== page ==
About a week or two ago, my favorite sushi restaurant closed out of the blue. I loved going there and now I have to find a new sushi spot, which is really not something I want to do all over again. I’ve had this nifty contraption sitting in my pantry for almost 2 years now, unopened in its box. I got it at a home trade show and it’s basically just a home sushi maker for those of us with no experience using a traditional sushi roller. Here it is:So here I am with this new thing, dying to use it to fill the sushi void in my heart (and stomach, obviously). It’s really difficult to get sushi-grade fish, since fish isn’t naturally safe for us to eat raw. Basically, it has to be frozen to a certain temperature to kill the parasites in it, and that temperature is hard to get from your regular home freezer, so it’s not guaranteed to be safe if you were to just buy some salmon from the grocery store and freeze it yourself. To get around this, I decided to use (cooked) shrimp in my sushi roll and I had an adventure of making sushi for the first time!
What You’ll Need:
1/2 cucumber, thinly sliced
1/2 avocado, thinly sliced
6-8 shrimp, depending on size
1 1/2 cups white rice
dried seaweed (AKA nori)
2 T mayonnaise (optional)
1 t wasabi (optional)
I started this by cooking my rice since I knew that would be my biggest challenge. I used a rice cooker and pretty much ended up cooking the rice like I normally would, and then adding about 1 1/2 cups of water when it was done and steaming it until it all absorbed. The rice has to be super sticky for this to work and stay together, and this was they best way I could do it with what I had. I saw a few recipes that mentioned using rice vinegar and sugar, but since I didn’t have the vinegar I had to improvise. It ended up sticky enough and I was able to make it work! Next, I boiled my shrimp. I bought them frozen with the tails on, and they were on the smaller side. I ran about 8 of them under some water to start defrosting them and threw them into a small pot with boiling water for about 2 minutes, until they turned nice and pink. Once they cooled enough for me to touch them, I popped the tails off and put them in a bowl in the fridge to cool before building the sushi roll.
After the cooking was done, I started chopping my vegetables. I only used half of a cucumber, and I peeled it, cut it in half lengthwise, and scooped out the seeds before chopping it. I pretty much had to get it into long, thin pieces, so I ended up quartering it and just cutting those pieces in half over and over until I liked the shape and size I ended up with. I did pretty much the same with the avocado, cutting it in half and peeling off the skin before cutting it into the closest shape to a rectangle I could get. I bought a block of cream cheese rather than scooping it from a tub because I thought it would be easier to just cut it off the block into the rectangular shape I wanted, and it was totally worth it. I didn’t end up using much, but there’s nothing wrong with having some leftover cream cheese to put on your bagel in the morning.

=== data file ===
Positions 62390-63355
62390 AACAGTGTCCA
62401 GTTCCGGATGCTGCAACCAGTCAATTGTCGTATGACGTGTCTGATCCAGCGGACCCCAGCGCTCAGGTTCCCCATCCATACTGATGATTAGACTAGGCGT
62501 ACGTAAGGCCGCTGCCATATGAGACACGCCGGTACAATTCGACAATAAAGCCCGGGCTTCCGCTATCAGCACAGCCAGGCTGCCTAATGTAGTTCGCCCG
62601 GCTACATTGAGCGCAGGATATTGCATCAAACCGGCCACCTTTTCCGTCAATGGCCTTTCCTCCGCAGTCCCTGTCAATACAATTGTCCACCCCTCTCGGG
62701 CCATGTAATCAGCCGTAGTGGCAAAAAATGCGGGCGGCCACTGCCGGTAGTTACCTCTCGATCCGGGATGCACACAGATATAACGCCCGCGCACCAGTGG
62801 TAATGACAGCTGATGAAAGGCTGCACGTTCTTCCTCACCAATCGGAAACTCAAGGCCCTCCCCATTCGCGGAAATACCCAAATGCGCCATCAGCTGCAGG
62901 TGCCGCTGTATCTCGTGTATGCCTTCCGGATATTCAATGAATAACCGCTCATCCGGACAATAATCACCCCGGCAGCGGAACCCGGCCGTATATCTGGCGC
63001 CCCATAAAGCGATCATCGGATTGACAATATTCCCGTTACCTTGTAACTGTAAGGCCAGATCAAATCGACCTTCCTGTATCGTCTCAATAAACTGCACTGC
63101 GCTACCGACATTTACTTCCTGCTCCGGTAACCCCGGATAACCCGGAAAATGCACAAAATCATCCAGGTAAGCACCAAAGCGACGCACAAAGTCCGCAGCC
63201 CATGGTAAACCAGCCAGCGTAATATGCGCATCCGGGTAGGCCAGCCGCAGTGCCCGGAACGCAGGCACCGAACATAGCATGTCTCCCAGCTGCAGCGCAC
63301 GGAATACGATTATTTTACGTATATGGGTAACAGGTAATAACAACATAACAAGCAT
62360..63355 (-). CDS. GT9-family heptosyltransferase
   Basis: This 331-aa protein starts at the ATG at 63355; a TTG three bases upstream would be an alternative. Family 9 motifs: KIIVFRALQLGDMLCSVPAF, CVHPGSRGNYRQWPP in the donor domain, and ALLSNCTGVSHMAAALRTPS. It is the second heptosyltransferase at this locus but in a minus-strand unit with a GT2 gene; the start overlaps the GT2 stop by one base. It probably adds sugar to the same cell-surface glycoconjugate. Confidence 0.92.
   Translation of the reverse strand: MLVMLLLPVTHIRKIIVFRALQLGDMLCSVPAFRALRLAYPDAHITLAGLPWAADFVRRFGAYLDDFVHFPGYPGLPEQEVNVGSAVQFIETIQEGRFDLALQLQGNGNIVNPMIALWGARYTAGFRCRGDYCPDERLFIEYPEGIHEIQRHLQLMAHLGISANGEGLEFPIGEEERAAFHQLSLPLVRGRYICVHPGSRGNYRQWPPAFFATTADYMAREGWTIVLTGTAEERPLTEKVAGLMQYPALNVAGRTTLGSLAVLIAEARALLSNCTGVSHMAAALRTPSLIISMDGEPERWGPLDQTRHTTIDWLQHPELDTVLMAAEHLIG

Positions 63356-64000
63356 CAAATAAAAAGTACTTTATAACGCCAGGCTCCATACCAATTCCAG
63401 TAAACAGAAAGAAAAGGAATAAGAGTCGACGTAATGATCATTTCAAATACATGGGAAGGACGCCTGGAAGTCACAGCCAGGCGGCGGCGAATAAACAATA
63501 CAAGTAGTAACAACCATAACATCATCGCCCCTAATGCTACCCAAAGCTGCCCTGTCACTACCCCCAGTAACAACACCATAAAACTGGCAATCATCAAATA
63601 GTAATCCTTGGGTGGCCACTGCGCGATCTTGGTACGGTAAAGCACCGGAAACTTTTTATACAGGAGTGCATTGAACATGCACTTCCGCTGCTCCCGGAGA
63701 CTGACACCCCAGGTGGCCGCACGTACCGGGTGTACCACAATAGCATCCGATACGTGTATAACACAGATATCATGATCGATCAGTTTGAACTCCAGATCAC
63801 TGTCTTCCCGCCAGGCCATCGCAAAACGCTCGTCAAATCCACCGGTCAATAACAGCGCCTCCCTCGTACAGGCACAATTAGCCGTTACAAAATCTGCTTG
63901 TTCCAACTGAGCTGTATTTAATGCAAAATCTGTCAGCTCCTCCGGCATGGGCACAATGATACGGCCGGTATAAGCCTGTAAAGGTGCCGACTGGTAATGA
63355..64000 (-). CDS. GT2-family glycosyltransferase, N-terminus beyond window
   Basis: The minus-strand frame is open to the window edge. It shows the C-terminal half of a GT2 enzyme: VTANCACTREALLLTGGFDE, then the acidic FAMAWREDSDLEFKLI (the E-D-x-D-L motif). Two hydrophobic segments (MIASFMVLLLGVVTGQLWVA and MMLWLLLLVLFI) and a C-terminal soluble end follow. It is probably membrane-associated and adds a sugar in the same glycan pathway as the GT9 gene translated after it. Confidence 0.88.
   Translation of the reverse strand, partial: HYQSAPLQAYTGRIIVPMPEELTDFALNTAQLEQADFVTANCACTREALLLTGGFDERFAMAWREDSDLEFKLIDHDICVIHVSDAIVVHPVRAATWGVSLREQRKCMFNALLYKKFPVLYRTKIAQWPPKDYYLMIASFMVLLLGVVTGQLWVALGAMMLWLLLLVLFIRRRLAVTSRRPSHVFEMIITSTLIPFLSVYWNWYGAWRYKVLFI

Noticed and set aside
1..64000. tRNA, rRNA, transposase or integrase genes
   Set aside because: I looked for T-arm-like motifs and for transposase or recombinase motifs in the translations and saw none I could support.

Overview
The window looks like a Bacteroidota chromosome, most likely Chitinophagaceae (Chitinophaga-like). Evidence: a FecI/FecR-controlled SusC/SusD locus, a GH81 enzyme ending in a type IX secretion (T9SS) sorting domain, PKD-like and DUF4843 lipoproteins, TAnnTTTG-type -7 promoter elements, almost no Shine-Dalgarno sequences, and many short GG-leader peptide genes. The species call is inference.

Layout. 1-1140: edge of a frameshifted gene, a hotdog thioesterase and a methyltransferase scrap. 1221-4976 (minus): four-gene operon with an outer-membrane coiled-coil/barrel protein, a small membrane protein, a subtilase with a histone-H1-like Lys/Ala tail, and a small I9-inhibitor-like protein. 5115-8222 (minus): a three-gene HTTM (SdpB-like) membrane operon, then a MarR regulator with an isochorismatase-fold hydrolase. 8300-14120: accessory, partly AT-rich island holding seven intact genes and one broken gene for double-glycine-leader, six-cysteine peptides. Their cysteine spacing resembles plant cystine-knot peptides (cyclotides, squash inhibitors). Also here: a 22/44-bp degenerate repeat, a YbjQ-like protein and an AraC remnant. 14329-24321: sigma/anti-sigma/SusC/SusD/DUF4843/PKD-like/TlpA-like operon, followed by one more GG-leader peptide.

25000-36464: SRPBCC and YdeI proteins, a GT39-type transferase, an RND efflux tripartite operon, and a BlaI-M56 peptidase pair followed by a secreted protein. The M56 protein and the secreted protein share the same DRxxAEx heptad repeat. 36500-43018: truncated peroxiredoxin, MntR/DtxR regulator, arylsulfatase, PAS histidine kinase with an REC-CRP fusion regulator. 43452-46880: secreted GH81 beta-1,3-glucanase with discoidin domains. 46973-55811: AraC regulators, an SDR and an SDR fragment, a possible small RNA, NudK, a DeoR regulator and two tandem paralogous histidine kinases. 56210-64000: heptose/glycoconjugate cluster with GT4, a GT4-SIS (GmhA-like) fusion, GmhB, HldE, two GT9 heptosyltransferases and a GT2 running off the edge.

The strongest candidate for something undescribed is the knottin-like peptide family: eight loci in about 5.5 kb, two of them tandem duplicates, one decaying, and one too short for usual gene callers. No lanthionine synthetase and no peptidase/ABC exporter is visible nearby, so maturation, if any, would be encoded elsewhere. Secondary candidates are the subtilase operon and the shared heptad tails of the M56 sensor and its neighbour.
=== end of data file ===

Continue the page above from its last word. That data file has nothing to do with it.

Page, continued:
Now that I had everything prepared, it was time for the real challenge: building the roll.
The sushi maker I had made this much more simple for an amateur like me. I lined it with saran wrap, packed in the rice, and lined it with dried seaweed. I added the cream cheese first, then the cucumbers around it. On top of that I added the shrimp, which I chopped into thirds to give it a rectangular shape, and the avocado. After I packed it all in and felt like it was as good as it was going to get, I started closing it up. I don’t think I completely have the hang of how this thing works, but I basically closed it by pulling it as close together as I could using the saran wrap and using more seaweed to hold the two sides together. I added more rice on top to cover it all and packed it all in with the handy little compressor that comes with the sushi maker. I used a nice, sharp knife to cut the sushi into pieces along the lines in the sushi maker, and unwrapped the saran wrap from each piece as I put it onto the plate. This recipe made enough for two nine-piece rolls, which was enough for me to eat for dinner!
As an optional addition, I also made a wasabi mayonnaise to top off the sushi roll. It was super easy to do, and I just mixed it together in a small glass container before transferring it to a sandwich bag. The only reason I bothered with the bag was to use it as a makeshift piping bag, so I could snip off the corner and add it on top of the roll! It was really good and not too spicy, so I didn’t make my nose burn, which is always a plus. To me, it was the perfect touch. I served it with some soy sauce and had a great little meal!